Estimated read time: 4 mins
The act of creation and consumption have always been separated. You create content in one environment and you consume content in another, there’s no dialogue between the two. I understand there are certain limitations to this but I’m not talking about creating content in Photoshop or anything…I’m talking about User Generated Content on Twitter, Instagram, or Facebook. You know, these quick throwaway thoughts that we want to share with the world. And for the sake of argument and clarity, I’m going to use Instagram’s UI -to illustrate my point.
So…to close this gap between creation and consumption, we need to first make users feel like they’re closer to their community. As human beings, we have an innate need to communicate. From the primal need of survival to the higher desire to express feels.
Humankind have invented tools for us to achieve that, from symbols to languages, telegrams to telephones, snail mail to email and texting to sexting. All of this is an attempt to make communication more efficient, to make it faster and to get us closer with each other.
Second, we need to make the act of creation more visceral. As humans, we’re soft-wired to be pathetic and empathetic, to “experience another’s plight as we are experiencing our own”. We even make technology more human, like artificial intelligence that mimic human qualities so we can relate to it more. This is all an attempt to reduce the UI and make technology disappear, so we can interact with it on a deeper level.
Now with that said, I think the following UI can get us closer to the devices and products we use. It isn’t even ground breaking, in fact it’s extremely simple. It’s so simple that I don’t know why no one has done it yet. So here it is.
Instead of pull to refresh, pull to create.
Generally, when you create content, the create UI animates from somewhere and the content is posted at the top of your feed after a noticeable refresh. But that’s the separation! If your content is going to be at the top, why doesn’t the UI come from the top as well?
By pulling to create, you feel like you’re literally adding something on to the feed rather than having the feed refresh separately from you. This will make you feel like you’re directly contributing to your community.
Putting the creation and consumption UI on an equal plane as oppose to it sliding as a “card” from the bottom up (e.g. Twitter/Facebook/Foursquare etc.), or appearing as a new screen load (e.g. Instagram, Snapchat, iOS Camera etc.) also shortens the gap and enhances the dialogue of creation and consumption.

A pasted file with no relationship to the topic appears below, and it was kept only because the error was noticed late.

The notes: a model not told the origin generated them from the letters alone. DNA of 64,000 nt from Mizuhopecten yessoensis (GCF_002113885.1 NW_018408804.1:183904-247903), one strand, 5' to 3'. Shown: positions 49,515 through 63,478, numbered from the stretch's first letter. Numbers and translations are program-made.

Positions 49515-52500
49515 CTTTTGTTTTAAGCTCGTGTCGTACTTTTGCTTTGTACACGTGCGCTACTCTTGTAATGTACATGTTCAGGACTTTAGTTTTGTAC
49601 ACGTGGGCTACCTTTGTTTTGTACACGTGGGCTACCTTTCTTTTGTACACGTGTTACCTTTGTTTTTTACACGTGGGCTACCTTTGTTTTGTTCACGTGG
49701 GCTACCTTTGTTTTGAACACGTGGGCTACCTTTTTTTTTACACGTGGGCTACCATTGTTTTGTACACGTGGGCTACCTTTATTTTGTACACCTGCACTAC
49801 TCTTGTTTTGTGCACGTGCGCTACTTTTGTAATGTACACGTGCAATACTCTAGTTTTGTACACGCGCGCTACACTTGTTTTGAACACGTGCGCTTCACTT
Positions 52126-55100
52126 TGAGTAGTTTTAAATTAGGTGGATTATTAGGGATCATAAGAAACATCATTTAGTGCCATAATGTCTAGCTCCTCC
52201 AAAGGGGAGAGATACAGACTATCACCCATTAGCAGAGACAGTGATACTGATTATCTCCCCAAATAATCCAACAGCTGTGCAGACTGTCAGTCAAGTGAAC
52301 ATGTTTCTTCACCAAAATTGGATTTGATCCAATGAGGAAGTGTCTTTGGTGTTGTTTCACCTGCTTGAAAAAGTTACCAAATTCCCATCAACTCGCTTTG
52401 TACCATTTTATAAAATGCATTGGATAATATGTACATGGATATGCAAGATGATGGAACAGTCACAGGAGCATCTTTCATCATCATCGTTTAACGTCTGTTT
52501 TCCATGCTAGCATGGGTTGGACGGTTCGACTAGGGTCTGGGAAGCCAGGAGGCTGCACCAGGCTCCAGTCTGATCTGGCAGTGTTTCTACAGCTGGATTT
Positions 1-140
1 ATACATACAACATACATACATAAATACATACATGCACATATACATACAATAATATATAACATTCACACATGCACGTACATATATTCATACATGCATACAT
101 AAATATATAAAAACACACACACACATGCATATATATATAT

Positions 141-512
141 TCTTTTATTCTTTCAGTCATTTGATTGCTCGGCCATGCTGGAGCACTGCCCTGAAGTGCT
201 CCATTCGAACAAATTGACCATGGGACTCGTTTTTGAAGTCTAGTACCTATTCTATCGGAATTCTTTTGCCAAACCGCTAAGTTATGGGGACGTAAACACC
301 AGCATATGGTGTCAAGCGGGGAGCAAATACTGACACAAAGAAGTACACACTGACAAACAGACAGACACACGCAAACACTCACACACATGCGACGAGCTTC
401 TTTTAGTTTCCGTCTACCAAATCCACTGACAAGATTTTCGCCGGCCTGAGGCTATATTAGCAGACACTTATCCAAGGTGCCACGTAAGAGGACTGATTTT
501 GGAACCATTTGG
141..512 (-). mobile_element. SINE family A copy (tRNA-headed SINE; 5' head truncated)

This animation here is pretty crucial and it emphasizes my earlier point of directly contributing to the community. The feed is loaded back into the content we just made rather than the entire feed being refreshed, like every app on this planet. Again, by constantly showing the user that their creation and their feed is directly related at all times, we can focus people’s attention on how it feels to create content.
And maybe if we feel closer to the content we create, then we’d feel more responsible for it and stop creating stupid (late night drunk sub tweet) content. By the way, I am totally guilty of this.
I know there are some issues with this UI so let me address some of them for you and please let me know of one’s I didn’t think of.
Problems with it:
You can’t create unless you’re in the feed.
Yeah, that’s true but as a user, we’re generally in two mental states. The state of creation and the state of consumption. We don’t look at our Instagram Explore page to feel inspired and then snap a photo, we look at the world around us and snap that shot.
But also, it depends on what your priorities are. Do you want to contextualize the act of creation or do you want to make creation accessible at all times? I don’t think there’s a right/wrong answer here.
Where does the refresh go?
There are two solutions to this problem:
1.Take a page from Clear App where there are two pull down states, the first to refresh, and the second to create.
2. Put the refresh as a stand alone button, like the current Instagram UI.
You have to go to the top of the feed in order to create, so if you’re all the way on the bottom it’s quite difficult.
Yeah I know…But like I said, if you’re in the act of consumption, you’re rarely in the mood to create. And you can work around this by double tapping on the logo or the section you’re in to get back to the top of the feed if it’s really that big of a concern.
What if people don’t know about this UI?
Well, this is pretty easy, you can either put this in your walkthrough or…